November 3, 2013

Sacred Sound: Application (Part 3). ~ Laura Vanderberg

Change is inevitable.

The world and everything in it is continuously evolving.

We learn through yoga philosophy that the only thing we actually control is our attitude. If our attitude and intention is to adopt one or more sacred sound approaches to access the Divine inside, then wonderful and miraculous things can happen. We can live our lives more fully and more peacefully by making mantra japa, kirtan, vedic chanting or hymnal singing a part of svadyaya (self-study) and abhyasa (practice).

The easiest way to begin a sacred sound practice is to listen. Find a quiet time to listen to each of the example approaches here:

Does any one (or more) of these appeal to you? If so, you now have a place to begin.

Sacred sound can be obtained from almost any source of digital media; you can try out any one of an amazing array of voices in these different traditions and select one(s) that most appeal. The key to gaining benefit from any sacred sound approach is in repetition. So pick one and work with it for at least six weeks.

With mantra japa and Vedic chanting, you can simply incorporate quiet listening time into your existing spiritual practice, or it can become the basis of a new practice. Five minutes is a great place to start, and we can usually find that much time somewhere in our day. Kirtan and bhujans, which can be much more ebullient, may evoke movement along with chanting, so you might consider when and how you’ll listen to them.

Many of us are a little shy about beginning to chant ourselves. I was that kid in second grade, whose teacher said, “Honey don’t sing. Just mouth the words.” That one little incident affected me profoundly!

Chanting (which is not singing) has been a way for me to find my voice and bring about profound change in my life. It is a part of my daily practice.

In my years of teaching yoga, and introducing chanting, I’ve found that beginning to chant can be a daunting experience for those who haven’t done much sounding. So I’ll offer an approach and some pointers about how to grow your practice.

To begin, find a comfortable seated position in a chair: rest hands on knees, spine long. We chant only on exhales. As we exhale, round the spine, tucking the chin inward and at the same time, say hummmmmmm… Inhale and uncurl, coming back to upright seated and repeat. Maybe you’ll start with a whisper, but let yourself get louder. The more we do this, the more comfortable we become hearing ourselves. In time, we don’t have to curl inward as we chant. Just let the “hummmmm” come out on the exhale as you sit.

From there, we can begin vocalizing any time and, well, almost anywhere, but it’s often easiest to do when we’re alone. I like to chant when I’m hiking with my dogs; letting my voice grow while I’m out in the mountains of New Mexico just feels right.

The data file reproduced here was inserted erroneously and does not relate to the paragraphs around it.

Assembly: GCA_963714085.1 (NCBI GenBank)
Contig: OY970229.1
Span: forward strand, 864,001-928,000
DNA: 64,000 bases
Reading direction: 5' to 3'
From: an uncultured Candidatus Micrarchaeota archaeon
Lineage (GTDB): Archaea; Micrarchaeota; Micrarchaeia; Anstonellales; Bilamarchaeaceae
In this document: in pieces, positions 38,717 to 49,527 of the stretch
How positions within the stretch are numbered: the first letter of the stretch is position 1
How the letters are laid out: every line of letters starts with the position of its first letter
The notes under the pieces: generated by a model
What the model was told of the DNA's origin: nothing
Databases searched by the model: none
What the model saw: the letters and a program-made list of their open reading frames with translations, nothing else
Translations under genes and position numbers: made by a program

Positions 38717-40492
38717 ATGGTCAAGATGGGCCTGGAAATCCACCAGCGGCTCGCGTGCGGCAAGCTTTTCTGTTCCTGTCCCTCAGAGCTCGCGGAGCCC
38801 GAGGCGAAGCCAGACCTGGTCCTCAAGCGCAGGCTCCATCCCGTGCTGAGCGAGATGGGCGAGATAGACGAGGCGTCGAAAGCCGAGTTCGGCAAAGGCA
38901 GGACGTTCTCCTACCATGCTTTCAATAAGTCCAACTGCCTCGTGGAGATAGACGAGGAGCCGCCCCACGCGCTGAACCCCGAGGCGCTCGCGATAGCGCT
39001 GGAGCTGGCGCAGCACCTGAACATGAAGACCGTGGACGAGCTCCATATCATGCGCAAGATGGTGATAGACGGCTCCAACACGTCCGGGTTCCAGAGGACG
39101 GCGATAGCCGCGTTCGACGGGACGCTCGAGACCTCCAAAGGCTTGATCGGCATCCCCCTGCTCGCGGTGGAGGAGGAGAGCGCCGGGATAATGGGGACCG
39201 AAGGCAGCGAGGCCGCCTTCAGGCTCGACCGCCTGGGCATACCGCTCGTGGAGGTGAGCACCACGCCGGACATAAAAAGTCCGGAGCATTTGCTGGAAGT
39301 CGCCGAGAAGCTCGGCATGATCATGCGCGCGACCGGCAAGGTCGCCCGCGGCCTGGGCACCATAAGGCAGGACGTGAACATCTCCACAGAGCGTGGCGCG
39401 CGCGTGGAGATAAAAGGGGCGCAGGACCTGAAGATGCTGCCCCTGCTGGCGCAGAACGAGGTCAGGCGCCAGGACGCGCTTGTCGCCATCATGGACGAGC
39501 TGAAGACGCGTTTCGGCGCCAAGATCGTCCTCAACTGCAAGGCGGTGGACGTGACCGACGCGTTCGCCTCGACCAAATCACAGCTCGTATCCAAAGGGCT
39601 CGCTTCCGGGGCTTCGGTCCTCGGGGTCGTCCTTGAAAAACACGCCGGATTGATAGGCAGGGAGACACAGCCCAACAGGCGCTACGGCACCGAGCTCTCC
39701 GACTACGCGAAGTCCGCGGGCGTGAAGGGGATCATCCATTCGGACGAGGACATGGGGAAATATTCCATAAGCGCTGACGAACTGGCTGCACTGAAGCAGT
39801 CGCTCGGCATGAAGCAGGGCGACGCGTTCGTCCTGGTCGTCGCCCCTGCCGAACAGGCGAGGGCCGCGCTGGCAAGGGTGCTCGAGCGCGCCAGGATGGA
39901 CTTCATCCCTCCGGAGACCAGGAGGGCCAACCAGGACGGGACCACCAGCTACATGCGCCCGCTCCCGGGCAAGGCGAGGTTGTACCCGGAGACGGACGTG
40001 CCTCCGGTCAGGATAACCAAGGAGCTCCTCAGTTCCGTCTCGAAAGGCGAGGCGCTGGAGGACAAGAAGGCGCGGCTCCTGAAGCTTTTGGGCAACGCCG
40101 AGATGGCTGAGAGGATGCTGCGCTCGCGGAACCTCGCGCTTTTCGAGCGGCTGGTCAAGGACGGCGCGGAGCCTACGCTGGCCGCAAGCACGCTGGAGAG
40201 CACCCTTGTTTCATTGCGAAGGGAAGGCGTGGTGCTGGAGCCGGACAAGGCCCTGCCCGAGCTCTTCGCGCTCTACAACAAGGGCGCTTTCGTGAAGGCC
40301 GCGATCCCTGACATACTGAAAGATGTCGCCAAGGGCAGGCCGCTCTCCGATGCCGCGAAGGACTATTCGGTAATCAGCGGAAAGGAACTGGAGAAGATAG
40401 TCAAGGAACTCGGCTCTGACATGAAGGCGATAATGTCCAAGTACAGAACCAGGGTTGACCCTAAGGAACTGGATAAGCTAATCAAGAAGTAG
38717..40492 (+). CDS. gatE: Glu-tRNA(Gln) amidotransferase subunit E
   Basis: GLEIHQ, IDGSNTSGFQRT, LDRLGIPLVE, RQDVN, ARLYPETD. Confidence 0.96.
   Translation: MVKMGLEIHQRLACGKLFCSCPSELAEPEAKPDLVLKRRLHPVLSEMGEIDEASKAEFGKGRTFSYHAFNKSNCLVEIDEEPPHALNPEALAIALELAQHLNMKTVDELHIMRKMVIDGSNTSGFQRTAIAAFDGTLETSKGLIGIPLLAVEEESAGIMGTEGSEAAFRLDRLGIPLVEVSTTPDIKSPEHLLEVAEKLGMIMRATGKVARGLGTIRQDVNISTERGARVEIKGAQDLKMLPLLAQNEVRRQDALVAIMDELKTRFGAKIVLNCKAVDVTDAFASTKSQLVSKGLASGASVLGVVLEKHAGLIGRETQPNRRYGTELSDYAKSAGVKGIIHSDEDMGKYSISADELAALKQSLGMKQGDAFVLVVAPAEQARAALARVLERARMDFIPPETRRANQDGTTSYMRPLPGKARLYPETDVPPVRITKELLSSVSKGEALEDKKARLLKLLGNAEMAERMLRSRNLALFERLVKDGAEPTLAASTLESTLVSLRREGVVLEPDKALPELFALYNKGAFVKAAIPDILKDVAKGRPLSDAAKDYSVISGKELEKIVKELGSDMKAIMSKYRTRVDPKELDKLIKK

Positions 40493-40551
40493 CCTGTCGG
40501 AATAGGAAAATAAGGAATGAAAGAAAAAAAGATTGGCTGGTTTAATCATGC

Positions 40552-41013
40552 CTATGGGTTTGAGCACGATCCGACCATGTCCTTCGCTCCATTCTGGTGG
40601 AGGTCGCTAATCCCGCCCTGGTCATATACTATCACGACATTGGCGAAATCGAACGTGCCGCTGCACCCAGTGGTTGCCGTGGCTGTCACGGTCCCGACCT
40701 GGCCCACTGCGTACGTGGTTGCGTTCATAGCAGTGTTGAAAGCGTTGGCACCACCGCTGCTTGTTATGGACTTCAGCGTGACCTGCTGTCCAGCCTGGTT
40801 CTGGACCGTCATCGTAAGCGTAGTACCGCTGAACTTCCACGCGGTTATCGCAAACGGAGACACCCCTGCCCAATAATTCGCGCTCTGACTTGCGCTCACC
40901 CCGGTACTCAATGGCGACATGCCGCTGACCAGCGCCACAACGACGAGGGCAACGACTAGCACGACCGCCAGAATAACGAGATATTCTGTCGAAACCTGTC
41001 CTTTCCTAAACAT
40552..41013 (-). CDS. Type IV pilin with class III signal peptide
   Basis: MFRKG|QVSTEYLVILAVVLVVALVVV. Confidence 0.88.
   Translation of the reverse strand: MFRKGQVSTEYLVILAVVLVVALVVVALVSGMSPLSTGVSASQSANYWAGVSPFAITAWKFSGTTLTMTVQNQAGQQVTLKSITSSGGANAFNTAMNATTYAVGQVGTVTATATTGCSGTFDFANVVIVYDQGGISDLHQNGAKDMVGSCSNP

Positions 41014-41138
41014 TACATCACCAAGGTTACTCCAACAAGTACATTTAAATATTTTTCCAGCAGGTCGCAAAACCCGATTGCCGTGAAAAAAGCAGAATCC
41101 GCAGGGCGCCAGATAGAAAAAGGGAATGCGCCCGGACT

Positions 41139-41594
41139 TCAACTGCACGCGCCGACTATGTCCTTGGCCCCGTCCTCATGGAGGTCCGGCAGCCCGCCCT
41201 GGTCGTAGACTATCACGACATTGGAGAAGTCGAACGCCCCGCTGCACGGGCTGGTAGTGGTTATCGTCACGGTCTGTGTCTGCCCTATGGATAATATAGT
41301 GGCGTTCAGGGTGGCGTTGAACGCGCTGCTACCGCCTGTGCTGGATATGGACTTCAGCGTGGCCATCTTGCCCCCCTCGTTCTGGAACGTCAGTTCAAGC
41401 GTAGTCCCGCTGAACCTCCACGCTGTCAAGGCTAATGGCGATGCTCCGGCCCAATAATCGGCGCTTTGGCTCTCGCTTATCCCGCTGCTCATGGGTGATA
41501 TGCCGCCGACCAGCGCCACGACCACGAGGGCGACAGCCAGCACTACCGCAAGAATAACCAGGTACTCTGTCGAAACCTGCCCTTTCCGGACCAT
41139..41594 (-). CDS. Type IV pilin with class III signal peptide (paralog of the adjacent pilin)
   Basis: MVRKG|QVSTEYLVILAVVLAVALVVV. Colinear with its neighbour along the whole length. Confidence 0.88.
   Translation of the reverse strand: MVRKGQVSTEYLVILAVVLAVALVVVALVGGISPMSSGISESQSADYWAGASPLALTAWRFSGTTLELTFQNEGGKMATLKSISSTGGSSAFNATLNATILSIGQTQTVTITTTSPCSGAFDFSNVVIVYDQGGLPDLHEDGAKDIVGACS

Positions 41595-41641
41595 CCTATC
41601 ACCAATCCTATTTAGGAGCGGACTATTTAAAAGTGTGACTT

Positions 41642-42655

Another way I incorporate chanting into my daily practice is to chant while I practice yoga asana. For people who already have an established home yoga practice, bringing in chant increases the complexity of the practice. It requires that much more attention is paid to what one is doing. Not convinced? Try one round of a sun salutation (whichever version you do) with a simple chant like “om surya namah” on the exhale. See what happens.

Once sounding becomes comfortable, you can begin to shift what you chant. I’m a fan of chanting “lam”, a simple bija mantra. It corresponds to the root chakra and is associated with grounding and stability. You can say it once on each exhale, or repeat it several times during a single exhale. You can do this as a seated practice or you can incorporate it with movement such as I’ve described with yoga asana.

All of the chakras have bija mantras associated with them, and, with repetition, they can facilitate balancing of the entire system. Repetition of one particular bija mantra is most helpful if you know you need to balance one certain chakra.

Sacred sound can have many benefits, including an increased sense of peacefulness, opening up to opportunity, increasing creativity, energizing the body/mind and so on.

Specific chants can affect these varied objectives. I recommend you connect with a qualified teacher or yoga therapist to begin incorporating mantra in a way that manifests a specific need.

If you want to keep it simple, you can look online for assistance with pronunciation of many different mantras. You can also find local or online classes for additional instruction or attend a festival or kirtan, which may be offered through yoga studios or wellness centers in your town.

I started this series with the hypothesis that one’s intention and belief are more powerful than the actual means by which one chooses to access the Divine inside. I hope that I’ve convinced you and I encourage you to explore your own path and perhaps experience sound as a means to that end.

(Read part one here and part two here.)

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Assist Ed: Renee Picard/Ed: Sara Crolick



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Laura Vanderberg